So, bear with me if I seem to be, nostalgic. Or introspective. THAT I've always been. Empty rooms continue to fascinate me, places others would flee (there's no one here!). That's who I am. Are you still reading, invisible audience?

Ode to Cinema 70 (& General Cinemas)

I had another surreal enconter with my distant past this evening. On YouTube I found some clips of old General Cinemas ads, previews of coming attractions bumpers, and the like. I spent several years watching these clips at the long gone Cinema 70 in West Palm Beach, FL. One of my childhood theaters, a place where I spent many an hour from childhood through early college.

It began with STAR WARS. That was to be my intro to the place. At that time, it was still just one screen. But in the late 70s, the multiplex was taking over. Following suit, Cinema 70 was split into three smaller rooms around '80 or so. Through those years and beyond, I practiced a religion of sorts. STAR WARS began a lifetime of celluloid obsessiveness. Often a lonely pastime, the zeal of which I've only been able to share with a handful. Sure, most people love to go to the movies, but how many like to ponder over them, say, over a Coke at the also long gone S & S Cafeteria next door? Really serious analyses, not just "that was righteous!" And when you're only 9!? Not too many. So, Cinema 70 and I had a bond. I was a strange kid, make no mistake.

In the earlier years, my father or grandmother brought me. Only to G or PG films, natch. As the 80s wore on, I began to attend solo quite a bit, watching all manner of pop culture like GHOSTBUSTERS, SUDDEN IMPACT, ALIENS, SCROOGED, and many others I can't recall at this late hour. The theater became a second home. I never felt self-conscious about going by myself. Film watching obviously lends itself to this.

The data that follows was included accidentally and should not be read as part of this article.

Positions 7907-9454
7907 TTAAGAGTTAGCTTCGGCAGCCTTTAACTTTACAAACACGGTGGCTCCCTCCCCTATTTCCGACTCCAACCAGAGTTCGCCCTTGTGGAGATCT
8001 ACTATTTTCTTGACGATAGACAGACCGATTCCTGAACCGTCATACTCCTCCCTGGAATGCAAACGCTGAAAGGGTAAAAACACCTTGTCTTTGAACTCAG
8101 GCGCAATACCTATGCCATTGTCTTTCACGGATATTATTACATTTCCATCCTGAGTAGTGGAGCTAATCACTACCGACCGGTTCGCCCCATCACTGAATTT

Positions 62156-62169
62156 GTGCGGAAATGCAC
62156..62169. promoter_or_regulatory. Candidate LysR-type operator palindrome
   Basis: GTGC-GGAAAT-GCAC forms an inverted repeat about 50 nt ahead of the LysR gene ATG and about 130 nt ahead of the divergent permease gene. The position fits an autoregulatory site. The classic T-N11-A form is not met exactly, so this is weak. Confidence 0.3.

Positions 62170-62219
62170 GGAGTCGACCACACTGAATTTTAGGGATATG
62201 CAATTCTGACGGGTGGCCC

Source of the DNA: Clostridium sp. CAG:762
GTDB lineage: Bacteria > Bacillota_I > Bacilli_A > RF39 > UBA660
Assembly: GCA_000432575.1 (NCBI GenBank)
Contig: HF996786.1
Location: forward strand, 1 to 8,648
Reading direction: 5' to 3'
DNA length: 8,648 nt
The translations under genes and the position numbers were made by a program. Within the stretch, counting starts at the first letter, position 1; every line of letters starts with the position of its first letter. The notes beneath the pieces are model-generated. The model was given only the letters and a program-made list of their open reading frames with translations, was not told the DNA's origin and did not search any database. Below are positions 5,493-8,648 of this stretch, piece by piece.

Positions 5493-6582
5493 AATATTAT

Then, around late 1989, it closed. I can still see the final marquee, advertising DANGEROUS LIASONS and some others. It stayed empty for several months before it was bulldozed. It was disheartening. Of course, this was a theme to follow me to this day (ref. previous entries). A part of me, as they say, had died. I could not share these feelings with anyone at the time, I thought. It seemed trivial in the grand scheme, but it affected me strongly.

So here we are in the 00s. YouTube has brought back a number a visual and aurals that were lodged deeply into my long term. Commercials, music videos, newscasts, they're (almost) all there. So odd to find yourself knowing every beat, every pause, like no time at all had passed. Beloved chestnuts from your youth, for years just hazy memories, now laid bare. I'm sure you've experienced it.

The General Cinemas spots proved to be especially startling. The spinning reels on the animated projector, the hypnotic percussion of themes, the familiar backgrounds. I was transported. So eerie. Little pieces of my history, still preserved. God bless those who upload these little gems. That little guy in the dark would never imagine that he would one day be reliving these ditties on a laptop computer. Isn't life funny.